Video games have been available to the public for several decades and are increasingly used by persons of all ages, mostly as part of the entertainment world (Kent, 2001). The games are thought to have either positive or negative effects on the users; the unsettled effects are a matter of scientific scrutiny of late (for a review see Ferguson, 2007; Papastergiou, 2009). The games are often portrait as a potential source of social and health problems, which is of increasing concern to legislators and policymakers (Phillips, 2004; Gray & Nikolakakos, 2007; Collier et al., 2008, Weaver et al., 2009). A number of studies show an impact on individuals of using video games. The use, or overuse, of certain types of games may increase aggressive behaviors. That concerns mostly ‘violent games’ which were found to increase children’s aggression and to decrease school performance and attention (Hastings et al., 2009). In adults, interestingly, the more the game pertains to the real life situation, the more the players display aggressive thoughts and attitudes, and physiological arousal. Such effects are seen as quickly as 45 min into the play (Barlett & Rodeheffer, 2009). The studies which pertain to the detrimental influence of games on behavior are however riddled with controversies stemming mostly from inadequate methodological issues. The great majority of these studies is carried out in children. The most common methodology consisting of the observation of free play does not fulfill the criteria of scientific scrutiny. Moreover, as in the study on the effects of violent video games alluded to above, usually short-term measures of aggressive consequences are taken into consideration. The negative effects of playing the video games are often associated with the games that include violent scenes and enable the player to virtually harm the other players' avatars (Griffiths, 1999).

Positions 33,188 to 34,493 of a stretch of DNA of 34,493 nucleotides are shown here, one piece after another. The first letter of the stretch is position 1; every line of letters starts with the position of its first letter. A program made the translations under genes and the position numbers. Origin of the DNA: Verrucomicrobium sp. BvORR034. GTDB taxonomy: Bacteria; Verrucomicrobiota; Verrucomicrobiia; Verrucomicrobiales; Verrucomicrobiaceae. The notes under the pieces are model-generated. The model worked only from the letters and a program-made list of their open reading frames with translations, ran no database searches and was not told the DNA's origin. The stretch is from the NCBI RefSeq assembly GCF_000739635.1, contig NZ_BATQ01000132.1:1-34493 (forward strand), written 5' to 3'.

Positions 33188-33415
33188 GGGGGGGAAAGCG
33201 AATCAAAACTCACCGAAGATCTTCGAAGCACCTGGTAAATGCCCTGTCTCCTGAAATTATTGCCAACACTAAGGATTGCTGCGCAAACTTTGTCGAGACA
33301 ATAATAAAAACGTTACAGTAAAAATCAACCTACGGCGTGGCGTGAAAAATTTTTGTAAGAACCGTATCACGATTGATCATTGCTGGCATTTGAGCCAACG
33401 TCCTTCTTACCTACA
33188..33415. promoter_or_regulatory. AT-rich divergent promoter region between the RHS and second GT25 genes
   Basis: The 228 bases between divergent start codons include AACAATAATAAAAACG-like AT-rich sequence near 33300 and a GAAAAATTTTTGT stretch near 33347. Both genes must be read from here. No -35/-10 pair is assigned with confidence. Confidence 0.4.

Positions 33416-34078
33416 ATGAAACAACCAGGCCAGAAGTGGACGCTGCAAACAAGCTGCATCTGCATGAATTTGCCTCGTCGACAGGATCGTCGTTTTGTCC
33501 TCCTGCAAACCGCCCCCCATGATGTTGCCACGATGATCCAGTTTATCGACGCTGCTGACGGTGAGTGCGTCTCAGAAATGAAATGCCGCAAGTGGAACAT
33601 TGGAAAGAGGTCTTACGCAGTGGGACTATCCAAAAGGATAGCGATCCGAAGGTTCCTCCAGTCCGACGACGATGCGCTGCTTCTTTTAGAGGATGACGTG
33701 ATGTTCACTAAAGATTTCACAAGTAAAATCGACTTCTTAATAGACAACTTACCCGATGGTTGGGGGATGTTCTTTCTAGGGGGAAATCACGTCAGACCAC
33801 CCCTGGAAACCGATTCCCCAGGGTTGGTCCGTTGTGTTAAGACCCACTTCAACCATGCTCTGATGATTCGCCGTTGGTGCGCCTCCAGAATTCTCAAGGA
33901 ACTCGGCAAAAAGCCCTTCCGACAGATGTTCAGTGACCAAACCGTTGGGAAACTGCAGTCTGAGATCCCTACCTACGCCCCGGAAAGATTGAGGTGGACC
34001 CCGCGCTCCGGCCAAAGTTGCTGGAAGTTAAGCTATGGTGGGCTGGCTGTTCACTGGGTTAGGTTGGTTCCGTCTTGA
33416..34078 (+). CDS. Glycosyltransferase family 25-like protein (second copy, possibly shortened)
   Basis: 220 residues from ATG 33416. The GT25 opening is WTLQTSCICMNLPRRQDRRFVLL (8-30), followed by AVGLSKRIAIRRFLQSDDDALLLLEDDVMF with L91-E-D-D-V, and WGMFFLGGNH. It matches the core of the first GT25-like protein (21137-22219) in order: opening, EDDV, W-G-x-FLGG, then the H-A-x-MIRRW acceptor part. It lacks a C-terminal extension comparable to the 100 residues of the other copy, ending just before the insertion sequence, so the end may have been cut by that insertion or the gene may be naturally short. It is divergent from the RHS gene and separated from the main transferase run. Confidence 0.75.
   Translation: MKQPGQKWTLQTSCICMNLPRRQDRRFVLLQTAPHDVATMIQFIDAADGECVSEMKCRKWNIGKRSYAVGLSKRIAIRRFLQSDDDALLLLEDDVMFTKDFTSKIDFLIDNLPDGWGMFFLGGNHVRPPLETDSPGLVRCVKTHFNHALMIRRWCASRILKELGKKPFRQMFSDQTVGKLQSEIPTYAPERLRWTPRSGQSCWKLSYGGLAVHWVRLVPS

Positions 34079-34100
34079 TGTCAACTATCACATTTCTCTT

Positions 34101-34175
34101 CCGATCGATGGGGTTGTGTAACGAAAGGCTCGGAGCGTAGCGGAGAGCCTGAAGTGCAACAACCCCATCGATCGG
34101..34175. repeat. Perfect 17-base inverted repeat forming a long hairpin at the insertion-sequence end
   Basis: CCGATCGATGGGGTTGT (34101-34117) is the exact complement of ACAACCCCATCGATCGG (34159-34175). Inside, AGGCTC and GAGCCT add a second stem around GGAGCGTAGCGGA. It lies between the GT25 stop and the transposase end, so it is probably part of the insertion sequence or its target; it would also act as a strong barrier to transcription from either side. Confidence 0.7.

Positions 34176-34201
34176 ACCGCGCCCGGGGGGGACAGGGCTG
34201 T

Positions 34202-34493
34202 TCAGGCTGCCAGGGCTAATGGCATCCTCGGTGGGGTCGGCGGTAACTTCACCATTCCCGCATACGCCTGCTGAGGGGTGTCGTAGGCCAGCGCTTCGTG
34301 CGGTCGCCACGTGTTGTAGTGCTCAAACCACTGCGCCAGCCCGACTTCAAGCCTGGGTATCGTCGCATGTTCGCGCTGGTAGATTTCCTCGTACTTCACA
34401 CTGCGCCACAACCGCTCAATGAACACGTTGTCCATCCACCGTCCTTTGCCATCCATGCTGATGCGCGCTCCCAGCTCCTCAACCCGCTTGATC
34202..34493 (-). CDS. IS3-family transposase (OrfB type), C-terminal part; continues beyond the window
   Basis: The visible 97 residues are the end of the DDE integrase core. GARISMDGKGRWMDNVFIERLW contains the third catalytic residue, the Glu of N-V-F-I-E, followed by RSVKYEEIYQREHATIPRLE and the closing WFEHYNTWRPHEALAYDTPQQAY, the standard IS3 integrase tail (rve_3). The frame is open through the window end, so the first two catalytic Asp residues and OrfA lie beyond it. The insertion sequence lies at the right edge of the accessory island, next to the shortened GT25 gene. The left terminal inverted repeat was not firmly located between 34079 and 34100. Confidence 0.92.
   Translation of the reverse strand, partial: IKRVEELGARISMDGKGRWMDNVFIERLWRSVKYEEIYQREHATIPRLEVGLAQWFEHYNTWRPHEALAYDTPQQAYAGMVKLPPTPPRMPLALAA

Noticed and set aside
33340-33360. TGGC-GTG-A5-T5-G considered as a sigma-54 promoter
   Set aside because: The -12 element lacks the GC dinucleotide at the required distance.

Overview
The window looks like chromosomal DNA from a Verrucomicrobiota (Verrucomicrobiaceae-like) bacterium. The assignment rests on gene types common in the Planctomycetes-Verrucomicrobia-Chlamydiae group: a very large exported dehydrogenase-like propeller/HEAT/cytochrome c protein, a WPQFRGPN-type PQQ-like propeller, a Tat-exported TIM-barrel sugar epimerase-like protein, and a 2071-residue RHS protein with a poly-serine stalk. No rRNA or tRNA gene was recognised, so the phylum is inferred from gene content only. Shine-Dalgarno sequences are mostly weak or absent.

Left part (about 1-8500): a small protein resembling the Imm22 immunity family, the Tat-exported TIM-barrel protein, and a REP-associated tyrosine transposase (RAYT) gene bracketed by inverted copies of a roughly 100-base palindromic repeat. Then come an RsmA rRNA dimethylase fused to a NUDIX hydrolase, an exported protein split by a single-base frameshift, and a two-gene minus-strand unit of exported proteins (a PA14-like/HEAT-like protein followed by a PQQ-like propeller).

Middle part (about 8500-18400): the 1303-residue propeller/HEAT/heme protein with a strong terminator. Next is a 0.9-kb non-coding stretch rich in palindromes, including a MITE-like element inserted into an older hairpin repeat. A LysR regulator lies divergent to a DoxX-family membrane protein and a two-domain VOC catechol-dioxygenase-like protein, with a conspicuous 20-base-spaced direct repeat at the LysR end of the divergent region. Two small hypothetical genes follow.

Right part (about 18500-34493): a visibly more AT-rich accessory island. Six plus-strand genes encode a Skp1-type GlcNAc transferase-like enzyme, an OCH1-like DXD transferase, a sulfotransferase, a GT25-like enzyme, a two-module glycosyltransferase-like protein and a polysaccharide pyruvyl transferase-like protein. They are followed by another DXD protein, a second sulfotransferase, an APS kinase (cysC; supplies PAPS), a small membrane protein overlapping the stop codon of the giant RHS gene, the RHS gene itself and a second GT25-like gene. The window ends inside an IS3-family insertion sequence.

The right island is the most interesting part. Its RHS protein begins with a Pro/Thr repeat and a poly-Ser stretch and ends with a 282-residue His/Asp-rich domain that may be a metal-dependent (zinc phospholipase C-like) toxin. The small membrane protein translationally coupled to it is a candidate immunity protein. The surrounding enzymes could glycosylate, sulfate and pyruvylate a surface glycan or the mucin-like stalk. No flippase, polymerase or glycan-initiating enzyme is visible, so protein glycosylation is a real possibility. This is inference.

The psychological maleficency of games, particularly when overused, is however debatable as there also are reports to the contrary, indicating that games may help manage untoward behaviors such as conflicts, frustration, aggression, and do not necessarily result in social withdrawal (Kestenbaum & Weinstein, 1985).